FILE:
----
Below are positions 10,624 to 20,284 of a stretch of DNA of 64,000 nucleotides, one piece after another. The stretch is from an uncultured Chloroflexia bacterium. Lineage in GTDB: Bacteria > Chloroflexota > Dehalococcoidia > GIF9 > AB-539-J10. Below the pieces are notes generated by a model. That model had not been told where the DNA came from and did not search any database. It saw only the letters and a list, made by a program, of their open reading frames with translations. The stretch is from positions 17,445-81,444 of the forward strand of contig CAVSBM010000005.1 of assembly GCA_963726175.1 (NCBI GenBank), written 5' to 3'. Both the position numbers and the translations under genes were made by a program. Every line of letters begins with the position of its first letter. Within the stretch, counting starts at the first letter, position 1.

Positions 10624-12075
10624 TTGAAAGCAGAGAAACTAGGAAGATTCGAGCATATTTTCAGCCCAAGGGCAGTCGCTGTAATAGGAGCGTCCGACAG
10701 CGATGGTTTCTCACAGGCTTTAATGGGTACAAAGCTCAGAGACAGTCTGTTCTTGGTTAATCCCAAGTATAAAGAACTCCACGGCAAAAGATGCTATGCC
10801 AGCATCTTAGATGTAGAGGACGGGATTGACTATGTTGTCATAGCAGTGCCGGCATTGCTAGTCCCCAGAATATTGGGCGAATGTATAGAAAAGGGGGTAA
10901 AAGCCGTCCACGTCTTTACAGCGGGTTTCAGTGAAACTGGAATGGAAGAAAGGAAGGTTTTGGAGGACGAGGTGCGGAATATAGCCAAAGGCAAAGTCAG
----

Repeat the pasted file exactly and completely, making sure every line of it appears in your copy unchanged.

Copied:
Below are positions 10,624 to 20,284 of a stretch of DNA of 64,000 nucleotides, one piece after another. The stretch is from an uncultured Chloroflexia bacterium. Lineage in GTDB: Bacteria > Chloroflexota > Dehalococcoidia > GIF9 > AB-539-J10. Below the pieces are notes generated by a model. That model had not been told where the DNA came from and did not search any database. It saw only the letters and a list, made by a program, of their open reading frames with translations. The stretch is from positions 17,445-81,444 of the forward strand of contig CAVSBM010000005.1 of assembly GCA_963726175.1 (NCBI GenBank), written 5' to 3'. Both the position numbers and the translations under genes were made by a program. Every line of letters begins with the position of its first letter. Within the stretch, counting starts at the first letter, position 1.

Positions 10624-12075
10624 TTGAAAGCAGAGAAACTAGGAAGATTCGAGCATATTTTCAGCCCAAGGGCAGTCGCTGTAATAGGAGCGTCCGACAG
10701 CGATGGTTTCTCACAGGCTTTAATGGGTACAAAGCTCAGAGACAGTCTGTTCTTGGTTAATCCCAAGTATAAAGAACTCCACGGCAAAAGATGCTATGCC
10801 AGCATCTTAGATGTAGAGGACGGGATTGACTATGTTGTCATAGCAGTGCCGGCATTGCTAGTCCCCAGAATATTGGGCGAATGTATAGAAAAGGGGGTAA
10901 AAGCCGTCCACGTCTTTACAGCGGGTTTCAGTGAAACTGGAATGGAAGAAAGGAAGGTTTTGGAGGACGAGGTGCGGAATATAGCCAAAGGCAAAGTCAG